On 23 November 2023, the government published its long-awaited response to the consultation on whether the UK should join the Hague Convention of 2 July 2019 on the Recognition and Enforcement of Foreign Judgments in Civil or Commercial Matters (Hague 2019). The government has concluded that “it is the right time for the UK to join Hague 2019 and will seek to do so as soon as practicable,” a move welcomed by UK lawyers. 

Hague 2019 provides subscribing states with a framework of rules for recognising and enforcing foreign judgments. It was concluded on 2 July 2019 and entered into force on 1 September 2023. Currently, the EU (excluding Denmark) and Ukraine have acceded to the Convention and it will begin to start applying to Uruguay in the next year, with many other countries signing but not yet ratifying it, including Israel and the USA. 

The decision by the UK government has been made following a consultation period where all 39 respondents were in favour of the UK joining. In its statement, the government said that “joining Hague 2019 now will allow the UK to… play a leading role in driving the development of this global framework as judges in the UK will be amongst the first to apply and interpret its terms.”

Benefits for the UK

Since leaving the EU, there has been significant ambiguity regarding the enforcement of UK judgments abroad, as well as foreign judgments in the UK. Joining Hague 2019 will ease some of these concerns by simplifying the recognition and enforcement of judgments internationally, hence increasing certainty, and may reduce the cost of cross border litigation. 

The adoption of the Convention is intended to provide businesses and consumers with greater confidence when conducting cross border transactions and it is hoped it will strengthen the UK’s position as a forum for dispute resolution and encourage other countries to join. 

Gaps left by Hague 2019

The government acknowledges the possible drawbacks which were raised by the respondents including concerns that the UK courts may be compelled to enforce a foreign judgment under Hague 2019 when this may not be the case under the current arrangements. 

Parties injured in accidents abroad who would ordinarily rely on the jurisdiction ground derived from the UK Supreme Court’s judgment in FS Cairo V Brownlie [2021] UKSC 45 - ie that English courts will have jurisdiction if ongoing harm is suffered here despite the index accident happening abroad - are likely to face difficulties with enforcement under Hague 2019. The reason for this is that the wording of Article 5(1)(j) requires the act or omission grounding the claim to have occurred in the state of origin. Another gap in Hague 2019 arises where the injured party was a passenger, as this is excluded under Article 2(1)(f) of the Convention. There are further concerns with enforcement of judgments emerging from conditional fee agreements.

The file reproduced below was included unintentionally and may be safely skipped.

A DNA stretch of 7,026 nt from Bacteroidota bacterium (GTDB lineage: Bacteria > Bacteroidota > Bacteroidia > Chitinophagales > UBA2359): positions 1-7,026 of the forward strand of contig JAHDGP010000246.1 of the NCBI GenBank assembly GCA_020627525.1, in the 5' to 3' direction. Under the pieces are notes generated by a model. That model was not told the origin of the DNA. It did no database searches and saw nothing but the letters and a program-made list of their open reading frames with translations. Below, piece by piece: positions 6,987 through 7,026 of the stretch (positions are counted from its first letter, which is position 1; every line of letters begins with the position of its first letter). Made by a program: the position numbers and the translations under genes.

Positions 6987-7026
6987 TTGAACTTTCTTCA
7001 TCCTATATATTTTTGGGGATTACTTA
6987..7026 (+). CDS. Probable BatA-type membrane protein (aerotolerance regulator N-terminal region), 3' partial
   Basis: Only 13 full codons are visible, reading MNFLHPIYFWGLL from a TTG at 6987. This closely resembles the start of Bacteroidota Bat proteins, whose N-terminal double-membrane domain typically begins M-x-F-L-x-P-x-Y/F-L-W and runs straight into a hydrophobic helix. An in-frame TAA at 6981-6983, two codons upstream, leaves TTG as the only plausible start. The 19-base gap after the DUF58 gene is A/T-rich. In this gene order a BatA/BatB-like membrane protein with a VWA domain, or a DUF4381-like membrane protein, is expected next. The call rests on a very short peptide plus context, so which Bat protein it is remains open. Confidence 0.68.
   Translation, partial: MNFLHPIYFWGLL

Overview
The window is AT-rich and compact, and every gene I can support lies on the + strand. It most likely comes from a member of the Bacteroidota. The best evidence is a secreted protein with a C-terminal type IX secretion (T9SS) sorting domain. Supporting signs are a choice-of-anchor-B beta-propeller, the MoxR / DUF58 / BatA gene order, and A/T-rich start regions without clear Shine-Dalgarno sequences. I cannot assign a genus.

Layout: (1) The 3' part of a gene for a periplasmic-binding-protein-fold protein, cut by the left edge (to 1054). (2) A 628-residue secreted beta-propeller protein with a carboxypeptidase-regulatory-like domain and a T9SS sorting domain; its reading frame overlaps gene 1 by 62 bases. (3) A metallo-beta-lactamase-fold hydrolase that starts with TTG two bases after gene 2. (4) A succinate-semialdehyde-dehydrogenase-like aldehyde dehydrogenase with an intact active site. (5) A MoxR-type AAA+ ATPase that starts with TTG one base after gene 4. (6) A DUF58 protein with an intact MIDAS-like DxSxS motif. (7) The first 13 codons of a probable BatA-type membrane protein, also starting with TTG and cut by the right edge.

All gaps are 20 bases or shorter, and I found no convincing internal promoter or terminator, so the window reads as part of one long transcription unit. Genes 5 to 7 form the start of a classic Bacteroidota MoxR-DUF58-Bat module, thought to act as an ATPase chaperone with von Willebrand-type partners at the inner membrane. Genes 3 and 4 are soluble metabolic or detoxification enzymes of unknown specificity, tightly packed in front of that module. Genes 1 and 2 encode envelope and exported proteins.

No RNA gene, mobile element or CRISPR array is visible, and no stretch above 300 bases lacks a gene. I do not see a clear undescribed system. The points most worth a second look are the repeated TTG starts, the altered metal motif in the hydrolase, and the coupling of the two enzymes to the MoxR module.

The Convention will apply to judicial settlements but Article 3(1)(b) specifically excludes interim measures and the concern is that this may exclude for instance the enforcement of interim payments. A ruling on a preliminary question shall also not be enforced under the Convention. 

In addition, there are limitations in the scope of Hague 2019 in contrast with the Lugano Convention. The latter is wider than Hague 2019 as it provides uniform rules on jurisdiction, which Hague 2019 does not. While accession to Hague 2019 would not prevent the UK from joining Lugano, to date the EU has opposed the UK’s attempts to join the latter. 

The future

Joining Hague 2019 will address some of the post-Brexit uncertainties associated with cross border civil litigation. However, the shared view of claimant and defendant representatives who responded to the Hague 2019 consultation is that the UK should nevertheless continue to attempt to join Lugano because of the wider scope and greater certainties it would bring to these cases.

Despite the above concerns, overall it is considered that the benefits of Hague 2019 outweigh the drawbacks and therefore the government has concluded that it will move to sign the Convention as soon as possible. It is intended to come into force for the UK 12 months after ratification and ratification will take place once all of the necessary legislation is in place. 

Under Article 16 of Hague 2019, the Convention shall only apply to proceedings issued after it has come into effect. Practically therefore it could be some time - the 12-month lead in period above plus the lifecycle of a claim, from issue to judgment - before practitioners see cases ready for enforcement under these arrangements. 


Mandeep Chahal-Dhillon is a Senior Associate Solicitor and a member of the Clyde and Co Cross Border Subject Matter group.